While there are many types of trusts, revocable living trusts are a very popular estate planning tool. They are sometimes referred to as “will substitutes.” A revocable living trust allows you to retain total control of your assets while creating a vehicle that will avoid the need for probate upon your death. Revocable living trusts are especially beneficial if you have:
- Real estate in more than one state
- Family issues you prefer to keep private (like a disabled child)
- A Business
- A complex estate
- A large estate
Generally a revocable living trust will save your family time and money and protect your privacy.
3. Plan - Don't Worry.
Once you have reached retirement age your estate plan should include a plan for possible long term care expenses. No one likes to think about spending their last days in a nursing home, but technology today is keeping us living longer and living longer with chronic illnesses. If you or your spouse should need a nursing home, and you have no planning in place, you may be facing a medical, financial and emotional disaster. Nursing homes in Rhode Island cost anywhere from $9,000 to $12,000 a month. That means most of us go broke quickly if we have to pay for that care from our own assets and income.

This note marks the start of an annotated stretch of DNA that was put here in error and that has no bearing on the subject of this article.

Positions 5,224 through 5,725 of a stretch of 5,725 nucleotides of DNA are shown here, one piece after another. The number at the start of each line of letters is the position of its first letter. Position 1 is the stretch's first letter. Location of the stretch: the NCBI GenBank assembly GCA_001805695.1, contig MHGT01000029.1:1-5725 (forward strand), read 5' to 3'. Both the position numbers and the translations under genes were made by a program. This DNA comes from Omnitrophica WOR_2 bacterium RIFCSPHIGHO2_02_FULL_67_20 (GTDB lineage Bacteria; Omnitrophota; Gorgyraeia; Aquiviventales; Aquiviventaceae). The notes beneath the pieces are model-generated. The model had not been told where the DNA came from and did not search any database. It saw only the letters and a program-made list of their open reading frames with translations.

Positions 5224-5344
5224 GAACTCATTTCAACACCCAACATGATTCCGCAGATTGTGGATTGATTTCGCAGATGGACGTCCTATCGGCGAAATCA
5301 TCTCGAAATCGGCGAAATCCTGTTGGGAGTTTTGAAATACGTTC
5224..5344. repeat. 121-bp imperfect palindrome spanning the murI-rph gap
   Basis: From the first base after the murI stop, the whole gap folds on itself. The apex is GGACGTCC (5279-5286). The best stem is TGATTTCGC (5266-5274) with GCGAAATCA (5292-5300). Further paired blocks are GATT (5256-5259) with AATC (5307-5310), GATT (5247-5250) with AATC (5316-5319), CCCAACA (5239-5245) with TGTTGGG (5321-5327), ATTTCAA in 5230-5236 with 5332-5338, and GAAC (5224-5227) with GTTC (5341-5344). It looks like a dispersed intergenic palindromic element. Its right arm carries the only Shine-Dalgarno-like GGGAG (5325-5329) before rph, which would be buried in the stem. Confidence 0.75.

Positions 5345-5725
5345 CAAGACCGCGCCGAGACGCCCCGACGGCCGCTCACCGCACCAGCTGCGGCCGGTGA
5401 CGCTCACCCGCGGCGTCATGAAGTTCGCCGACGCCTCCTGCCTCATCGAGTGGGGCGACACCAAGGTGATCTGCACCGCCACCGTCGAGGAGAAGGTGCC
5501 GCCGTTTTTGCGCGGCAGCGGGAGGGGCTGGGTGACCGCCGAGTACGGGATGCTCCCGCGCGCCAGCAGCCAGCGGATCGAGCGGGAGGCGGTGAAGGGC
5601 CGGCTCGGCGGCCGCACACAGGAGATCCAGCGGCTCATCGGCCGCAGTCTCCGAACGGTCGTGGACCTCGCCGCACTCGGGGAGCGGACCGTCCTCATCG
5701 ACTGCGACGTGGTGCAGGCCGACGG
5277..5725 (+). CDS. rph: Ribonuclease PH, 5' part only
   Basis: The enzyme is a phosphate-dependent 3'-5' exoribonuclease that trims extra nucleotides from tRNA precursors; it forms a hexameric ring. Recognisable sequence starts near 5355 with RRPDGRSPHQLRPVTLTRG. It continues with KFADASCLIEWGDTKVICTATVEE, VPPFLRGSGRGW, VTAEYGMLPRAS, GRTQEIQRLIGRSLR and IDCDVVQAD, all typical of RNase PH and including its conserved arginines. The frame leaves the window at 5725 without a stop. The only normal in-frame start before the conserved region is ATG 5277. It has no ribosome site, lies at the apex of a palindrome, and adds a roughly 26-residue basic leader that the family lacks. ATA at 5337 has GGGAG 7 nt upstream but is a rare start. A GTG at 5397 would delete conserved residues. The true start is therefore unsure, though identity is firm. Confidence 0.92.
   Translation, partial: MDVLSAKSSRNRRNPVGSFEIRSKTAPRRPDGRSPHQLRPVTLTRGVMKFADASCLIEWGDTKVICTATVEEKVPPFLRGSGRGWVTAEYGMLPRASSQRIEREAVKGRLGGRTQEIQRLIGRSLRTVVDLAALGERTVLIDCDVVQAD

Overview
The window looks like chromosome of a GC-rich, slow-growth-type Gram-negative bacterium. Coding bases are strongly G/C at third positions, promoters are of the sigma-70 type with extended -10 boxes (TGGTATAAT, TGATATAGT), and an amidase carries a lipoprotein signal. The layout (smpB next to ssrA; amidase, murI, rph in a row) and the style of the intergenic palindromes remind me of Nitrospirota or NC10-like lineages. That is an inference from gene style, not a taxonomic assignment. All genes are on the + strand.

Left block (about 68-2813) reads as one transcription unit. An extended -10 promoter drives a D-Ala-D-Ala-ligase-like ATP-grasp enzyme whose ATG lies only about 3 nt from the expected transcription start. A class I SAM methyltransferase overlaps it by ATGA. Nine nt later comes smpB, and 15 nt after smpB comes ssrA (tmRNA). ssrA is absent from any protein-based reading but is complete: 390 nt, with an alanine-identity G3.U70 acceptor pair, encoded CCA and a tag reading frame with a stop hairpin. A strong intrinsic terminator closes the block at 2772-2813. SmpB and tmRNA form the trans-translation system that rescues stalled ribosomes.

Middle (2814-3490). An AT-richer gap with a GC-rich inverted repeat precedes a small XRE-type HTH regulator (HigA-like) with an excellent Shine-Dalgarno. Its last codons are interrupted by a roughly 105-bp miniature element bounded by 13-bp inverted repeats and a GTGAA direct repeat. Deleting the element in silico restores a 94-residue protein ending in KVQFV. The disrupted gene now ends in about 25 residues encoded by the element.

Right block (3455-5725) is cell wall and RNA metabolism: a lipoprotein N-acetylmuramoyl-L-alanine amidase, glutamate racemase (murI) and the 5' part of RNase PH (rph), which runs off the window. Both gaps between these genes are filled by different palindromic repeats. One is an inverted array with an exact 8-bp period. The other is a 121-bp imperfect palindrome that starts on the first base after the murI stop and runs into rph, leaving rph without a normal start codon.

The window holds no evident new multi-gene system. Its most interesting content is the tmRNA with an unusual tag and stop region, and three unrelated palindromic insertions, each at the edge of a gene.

What does a long term care plan look like?
It might be insurance. It might be an asset protection trust. It might be rearranging your present assets. It might be veteran’s benefits. Each plan is unique. Make sure you have your own plan.
4. Share Your End Game.
A legal guardianship is a formal adjudication that an individual lacks legal capacity in one or more areas. If instituted, a guardianship deprives the individual of his or her ability to act legally in the area of incapacity. Your personal plan for incapacity is designed to avoid the need for a guardianship, however, it is still important for you to name the person or persons you would want as your guardian if a guardianship could not be avoided. You can do that in your durable power of attorney. By making a clear statement of your wishes you can make the process easier for your family and avoid unnecessary conflicts or power struggles between children or other family members. This is especially important for blended families.
Lastly, make sure your loved ones know your wishes regarding end of life planning and extraordinary medical procedures. In addition to your living will, make sure you “have the conversation” with those close to you and provide them with an opportunity to understand what matters most to you in the end.